3 Flu Prevention Tips That Actually Work
Flu season is in full swing, and the internet is full of prevention tips that range from dubious to downright ludicrous. Travel nurses are exposed to a wide range of germs, and they work long hours in high-pressure environments that can challenge their immune systems. Use these simple, actionable tips to keep yourself and your loved ones from getting sick.
Get the Flu Shot
If you haven’t done it already, now is the time. According to the Centers for Disease Control and Prevention (CDC), getting an annual flu vaccine is the most important thing you can do to protect against the virus. You’re not just protecting yourself, travel nurses come in contact with patients every day that may have compromised immunity or other health issues that could make contracting the flu deadly.
There are many variations of the flu virus, and the vaccine protects against the most common. A few patients still come down with the virus, but symptoms and illness duration are significantly shorter.
Even if you’ve been vaccinated, remember you can still spread germs. Most people can avoid contact with sick people to limit the spread of the virus, but the very nature of nursing makes avoiding sick people impossible.
You know to wash your hands regularly with soap and hot water or use an alcohol-based hand sanitizer, but there are further steps. Disinfect contaminated services and avoid touching your face as much as possible. Flu germs land on tabletops, counters, doorknobs, bedding and other surfaces and they stay active for up to eight hours.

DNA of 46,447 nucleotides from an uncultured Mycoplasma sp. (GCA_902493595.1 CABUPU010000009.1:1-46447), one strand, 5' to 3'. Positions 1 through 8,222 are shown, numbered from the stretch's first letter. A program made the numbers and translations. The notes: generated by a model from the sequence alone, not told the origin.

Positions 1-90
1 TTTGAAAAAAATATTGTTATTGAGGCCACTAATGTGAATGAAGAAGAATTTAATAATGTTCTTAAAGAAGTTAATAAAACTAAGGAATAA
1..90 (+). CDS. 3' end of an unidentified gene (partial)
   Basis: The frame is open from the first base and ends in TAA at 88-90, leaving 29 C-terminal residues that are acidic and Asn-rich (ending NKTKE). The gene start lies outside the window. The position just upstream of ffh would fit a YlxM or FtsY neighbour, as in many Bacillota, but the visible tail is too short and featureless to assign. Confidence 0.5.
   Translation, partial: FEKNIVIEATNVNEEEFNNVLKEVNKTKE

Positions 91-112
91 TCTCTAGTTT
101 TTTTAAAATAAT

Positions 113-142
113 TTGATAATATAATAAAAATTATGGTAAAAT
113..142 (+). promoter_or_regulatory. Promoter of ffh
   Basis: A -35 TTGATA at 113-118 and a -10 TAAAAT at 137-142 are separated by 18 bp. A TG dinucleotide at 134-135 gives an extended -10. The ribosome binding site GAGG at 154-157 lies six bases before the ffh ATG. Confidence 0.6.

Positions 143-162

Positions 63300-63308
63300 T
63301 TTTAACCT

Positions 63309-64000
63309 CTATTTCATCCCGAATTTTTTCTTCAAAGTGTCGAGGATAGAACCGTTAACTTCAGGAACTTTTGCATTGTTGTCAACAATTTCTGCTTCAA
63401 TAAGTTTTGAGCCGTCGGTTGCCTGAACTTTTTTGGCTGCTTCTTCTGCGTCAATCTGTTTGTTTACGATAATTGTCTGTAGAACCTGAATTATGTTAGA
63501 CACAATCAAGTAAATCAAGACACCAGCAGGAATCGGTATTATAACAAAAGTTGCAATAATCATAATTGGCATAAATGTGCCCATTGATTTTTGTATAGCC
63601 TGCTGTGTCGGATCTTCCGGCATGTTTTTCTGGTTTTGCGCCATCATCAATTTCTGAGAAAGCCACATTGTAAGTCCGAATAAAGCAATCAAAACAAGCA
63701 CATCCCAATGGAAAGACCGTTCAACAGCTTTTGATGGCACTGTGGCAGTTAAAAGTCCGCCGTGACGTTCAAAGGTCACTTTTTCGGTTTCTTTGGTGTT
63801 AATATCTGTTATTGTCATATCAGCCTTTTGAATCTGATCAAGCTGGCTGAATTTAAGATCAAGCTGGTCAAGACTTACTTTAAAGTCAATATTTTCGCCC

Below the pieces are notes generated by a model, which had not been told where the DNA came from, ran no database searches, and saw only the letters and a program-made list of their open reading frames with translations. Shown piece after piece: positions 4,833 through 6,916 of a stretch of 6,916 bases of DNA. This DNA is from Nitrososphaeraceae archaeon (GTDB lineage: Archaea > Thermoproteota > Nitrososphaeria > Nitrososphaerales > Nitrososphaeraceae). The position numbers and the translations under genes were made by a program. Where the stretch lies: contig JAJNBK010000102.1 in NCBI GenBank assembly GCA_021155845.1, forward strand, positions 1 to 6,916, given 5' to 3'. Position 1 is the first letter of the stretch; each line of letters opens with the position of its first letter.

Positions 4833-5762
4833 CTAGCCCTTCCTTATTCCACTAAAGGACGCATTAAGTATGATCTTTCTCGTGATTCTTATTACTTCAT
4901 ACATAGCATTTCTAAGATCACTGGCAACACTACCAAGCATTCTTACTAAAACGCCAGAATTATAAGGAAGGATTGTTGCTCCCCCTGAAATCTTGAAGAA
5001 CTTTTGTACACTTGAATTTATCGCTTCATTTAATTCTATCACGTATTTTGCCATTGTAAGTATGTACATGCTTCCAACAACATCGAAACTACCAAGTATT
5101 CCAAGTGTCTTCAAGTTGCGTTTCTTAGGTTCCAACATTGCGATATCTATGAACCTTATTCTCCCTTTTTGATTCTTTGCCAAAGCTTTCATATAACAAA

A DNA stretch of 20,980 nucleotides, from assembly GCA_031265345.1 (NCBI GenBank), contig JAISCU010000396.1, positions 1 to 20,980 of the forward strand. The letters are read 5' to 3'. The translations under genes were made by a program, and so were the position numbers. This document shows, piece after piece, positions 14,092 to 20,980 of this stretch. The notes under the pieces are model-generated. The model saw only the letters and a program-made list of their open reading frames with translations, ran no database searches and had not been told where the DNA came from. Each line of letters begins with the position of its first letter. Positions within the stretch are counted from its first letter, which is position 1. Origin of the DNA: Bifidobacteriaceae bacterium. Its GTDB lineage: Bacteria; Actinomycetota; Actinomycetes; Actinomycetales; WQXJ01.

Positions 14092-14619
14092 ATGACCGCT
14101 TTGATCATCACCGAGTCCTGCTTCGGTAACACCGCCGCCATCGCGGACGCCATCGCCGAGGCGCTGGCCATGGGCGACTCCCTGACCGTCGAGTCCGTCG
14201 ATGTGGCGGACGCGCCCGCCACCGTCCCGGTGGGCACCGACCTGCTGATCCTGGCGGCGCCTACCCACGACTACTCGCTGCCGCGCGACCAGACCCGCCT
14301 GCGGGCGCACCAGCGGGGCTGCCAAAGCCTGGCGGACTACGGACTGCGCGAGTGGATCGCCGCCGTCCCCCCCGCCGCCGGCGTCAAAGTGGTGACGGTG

Take care of your immune system by eating a healthy diet full of fruits, vegetables and whole grains. Get between 7 and 9 hours of sleep each day, and consider a vitamin C supplement.
Control the Spread
Sometimes even the most conscientious healthcare professionals still get sick. If you do, follow these steps to limit the spread and shorten the duration.
- Stay home. If you go to work before you’re well, you could expose high risk and chronic condition patients. The CDC recommends staying home until you’ve been fever free for 24 hours.
- See your doctor right away. If he prescribes antiviral drugs, they may prevent complications and help you get well faster. Antiviral medications work best if the patient starts taking them within two days of onset.
- Keep germs to yourself. Protect those around you by coughing and sneezing into a tissue, then throwing it away. If you must leave home, keep your distance from others and wash your hands frequently before touching surfaces.
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